Mason: I think that you have to invest in it. The danger going through a company like ours is that everybody is just riding high on the success that we’re having and success is an anesthetic for problems that might be deep-seeded problems with culture. I hope that we don’t have any of those but there’s no way to really know because everybody is stoked up. I think we’re just trying to overinvest in the culture. We’re instituting good training programs and making sure before people walk in the door, they understand what it’s about. They’re completely submerged in it. Out values are a constant part of the decision making process.

Warner: I’ve written down here in my notes, email, over and over. You send out a daily email every weekday. How do you keep from burning out the list?

Mason: By having awesome content.

Warner: Try a little closer. It looks like it’s getting a little louder behind you.

Mason: Sure. Sorry about that.

Warner: Yeah, I think it’s by having awesome content. We have a team of about 65 writers who are producing the equivalent of a 200-page book every day. For every one of those write-ups there are six different people who touch it before the production sees it. These take in a lot of time, it’s been painful and terrible to make sure that we maintain our standards there. It’s really easy to just say ‘Okay. Stop. It’s interesting.’ I think it’s critical to keep people engaged so that people with be interested and enjoy reading about the business that they have no interest in actually buying.

Warner: I see. What about the turn? What’s the turn on the mailing list?

Mason: It’s relatively low. Not to go into specifics.

Warner: What about the size of the list?

Mason: It’s about 10 million people.

Warner: Ten million unique people around the world are signed up to Groupon in their local cities.

Mason: Right.

Warner: Do you have a national or an international version in the way that DailyCandy does?

Mason: We don’t.

Warner: No. It’s all local.

Mason: Yes.

Warner: I read recently that when you launch in some cities you have offers that aren’t really valid yet. Basically, it sounds like a minimum viable product, right? Can you talk about that?

Mason: Offers that aren’t valid yet? What are you talking about?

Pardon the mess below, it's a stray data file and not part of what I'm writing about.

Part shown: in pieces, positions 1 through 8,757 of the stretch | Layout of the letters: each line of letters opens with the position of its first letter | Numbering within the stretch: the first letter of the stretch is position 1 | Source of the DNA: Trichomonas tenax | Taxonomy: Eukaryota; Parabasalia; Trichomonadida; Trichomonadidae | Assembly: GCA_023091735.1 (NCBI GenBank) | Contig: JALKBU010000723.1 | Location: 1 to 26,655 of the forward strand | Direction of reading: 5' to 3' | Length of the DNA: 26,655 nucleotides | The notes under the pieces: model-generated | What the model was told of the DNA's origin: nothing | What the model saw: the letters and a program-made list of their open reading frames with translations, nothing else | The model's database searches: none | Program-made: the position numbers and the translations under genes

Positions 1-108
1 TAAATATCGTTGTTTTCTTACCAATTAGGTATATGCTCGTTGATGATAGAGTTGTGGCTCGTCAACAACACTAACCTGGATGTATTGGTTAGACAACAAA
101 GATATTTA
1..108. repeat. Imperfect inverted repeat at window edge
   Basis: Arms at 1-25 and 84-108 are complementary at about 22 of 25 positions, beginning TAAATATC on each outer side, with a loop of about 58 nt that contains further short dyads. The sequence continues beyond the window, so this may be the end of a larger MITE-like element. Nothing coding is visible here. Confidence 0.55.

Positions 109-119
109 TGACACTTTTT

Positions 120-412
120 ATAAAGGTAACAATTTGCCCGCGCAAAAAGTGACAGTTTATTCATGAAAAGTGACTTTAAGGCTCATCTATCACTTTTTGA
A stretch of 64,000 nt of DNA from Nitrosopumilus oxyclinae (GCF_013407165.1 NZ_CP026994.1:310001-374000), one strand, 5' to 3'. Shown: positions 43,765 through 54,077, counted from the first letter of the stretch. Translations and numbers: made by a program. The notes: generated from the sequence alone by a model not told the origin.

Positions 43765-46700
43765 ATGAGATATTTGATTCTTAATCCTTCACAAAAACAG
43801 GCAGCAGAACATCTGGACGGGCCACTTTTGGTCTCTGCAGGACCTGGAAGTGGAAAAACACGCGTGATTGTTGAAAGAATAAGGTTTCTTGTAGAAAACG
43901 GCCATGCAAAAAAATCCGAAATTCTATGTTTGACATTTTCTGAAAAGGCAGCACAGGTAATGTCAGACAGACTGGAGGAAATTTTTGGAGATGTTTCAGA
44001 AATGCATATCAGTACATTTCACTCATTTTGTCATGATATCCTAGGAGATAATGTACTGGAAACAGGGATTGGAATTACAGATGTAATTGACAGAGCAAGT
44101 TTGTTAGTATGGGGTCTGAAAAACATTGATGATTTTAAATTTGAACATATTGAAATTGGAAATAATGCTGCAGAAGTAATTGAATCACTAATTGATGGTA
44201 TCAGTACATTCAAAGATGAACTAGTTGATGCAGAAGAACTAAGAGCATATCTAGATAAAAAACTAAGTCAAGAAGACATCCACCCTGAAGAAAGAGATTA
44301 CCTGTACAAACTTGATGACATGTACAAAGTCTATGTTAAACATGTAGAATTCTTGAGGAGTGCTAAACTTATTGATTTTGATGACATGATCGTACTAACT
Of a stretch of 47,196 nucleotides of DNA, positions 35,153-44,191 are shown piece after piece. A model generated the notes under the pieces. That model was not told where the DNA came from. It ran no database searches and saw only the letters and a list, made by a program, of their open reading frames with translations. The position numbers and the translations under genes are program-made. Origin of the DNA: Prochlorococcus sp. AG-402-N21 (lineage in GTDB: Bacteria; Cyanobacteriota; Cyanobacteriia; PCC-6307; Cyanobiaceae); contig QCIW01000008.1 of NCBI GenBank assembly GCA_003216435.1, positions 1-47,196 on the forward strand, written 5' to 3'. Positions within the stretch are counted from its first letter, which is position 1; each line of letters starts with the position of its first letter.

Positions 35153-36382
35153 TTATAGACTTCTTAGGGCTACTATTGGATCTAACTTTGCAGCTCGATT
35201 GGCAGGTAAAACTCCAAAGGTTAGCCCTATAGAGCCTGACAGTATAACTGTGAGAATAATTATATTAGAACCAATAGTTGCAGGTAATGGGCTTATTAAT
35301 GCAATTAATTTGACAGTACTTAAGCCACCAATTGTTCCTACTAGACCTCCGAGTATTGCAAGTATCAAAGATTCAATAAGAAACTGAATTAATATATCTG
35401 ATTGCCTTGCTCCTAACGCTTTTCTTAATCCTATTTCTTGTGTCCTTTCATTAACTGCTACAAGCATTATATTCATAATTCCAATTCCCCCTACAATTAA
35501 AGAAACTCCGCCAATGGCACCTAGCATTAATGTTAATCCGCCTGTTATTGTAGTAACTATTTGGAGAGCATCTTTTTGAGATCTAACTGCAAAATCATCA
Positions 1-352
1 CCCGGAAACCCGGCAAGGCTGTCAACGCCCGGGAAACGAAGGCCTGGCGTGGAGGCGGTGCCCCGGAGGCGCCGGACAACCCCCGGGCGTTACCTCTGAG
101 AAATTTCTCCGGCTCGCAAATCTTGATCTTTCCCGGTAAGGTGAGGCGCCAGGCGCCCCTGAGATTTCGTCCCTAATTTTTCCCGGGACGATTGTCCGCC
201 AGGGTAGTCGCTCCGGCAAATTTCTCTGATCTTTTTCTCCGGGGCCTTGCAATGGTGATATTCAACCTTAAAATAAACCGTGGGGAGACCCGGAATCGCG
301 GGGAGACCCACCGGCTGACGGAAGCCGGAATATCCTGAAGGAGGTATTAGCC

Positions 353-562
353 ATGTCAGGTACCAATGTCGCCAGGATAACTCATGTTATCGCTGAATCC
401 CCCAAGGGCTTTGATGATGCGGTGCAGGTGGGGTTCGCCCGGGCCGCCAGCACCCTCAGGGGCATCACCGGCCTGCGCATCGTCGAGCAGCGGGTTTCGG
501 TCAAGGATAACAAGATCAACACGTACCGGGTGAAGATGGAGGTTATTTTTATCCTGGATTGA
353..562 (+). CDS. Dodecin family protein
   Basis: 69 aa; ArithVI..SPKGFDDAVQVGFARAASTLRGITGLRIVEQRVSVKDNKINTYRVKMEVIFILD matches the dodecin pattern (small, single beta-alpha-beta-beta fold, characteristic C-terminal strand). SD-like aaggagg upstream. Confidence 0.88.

Warner: What were you going to address? We’ll go with that.

Mason: I was going to talk about this Tech Crunch article.

Warner: Yeah, that’s what I got emailed to me. The one with the new CEO of the company talking about when you launch in foreign cities . . . Actually, why don’t you take it. I don’t want to get it wrong and I’d much rather have you get it right.

Mason: The new CEO of the company? Are you talking about our president, or our COO?

Warner: The COO. Excuse me. The COO. Right. Sorry.

Mason: That’s actually a great example of a mistake. That’s the first bad press that I feel like we certainly deserved.

Warner: That you did deserve you say.

Mason: Yeah, we totally deserved it. What happened is in, there’s a company that we acquired in Brazil, where they were posting deals that were example deals basically. Some fictitious companies in cities where they had launched as a way, I mean, I don’t even know what the intent was exactly. It was just a bad decision by somebody at the company that we didn’t know was happening. I think that now those kind of gave us a chance to make sure that we understand those things better. People thought it was a publicity thing; they’re totally right. The only thing you can do is learn from your mistake and make sure is something that it is something that (________).

Warner: You’re saying they’re totally right?

Mason: Yes, it was totally shady.

Warner: All right, fair enough. So, I didn’t have the details right, but I get your point. It seemed to me like it was someone testing a minimal viable product. Putting up a bunch of offers, seeing if we’ll get enough uptake on them, and if we do then we’ll launch wherever we get the uptake.

Mason: No. You’re giving it way too much credit.

Warner: I am?

Warner: Yes. It was just fake businesses. I mean, no one could buy them so it really doesn’t do anyone any damage, but it’s still totally misleading. It makes it seem like there’s all kinds of activity going on when, in fact, we hadn’t even launched in that city. So anyone just giving it a casual glance would be mislead. We’re kind of growing and learning very fast in the spotlight. I think we have to be very careful that speed doesn’t come at the expense of quality. In that case it did.

Warner: How involved are you in the day-to-day operations?

Mason: Pretty involved. Yes. I mean, that’s what I do. There’s more stuff like this that I’m dealing with.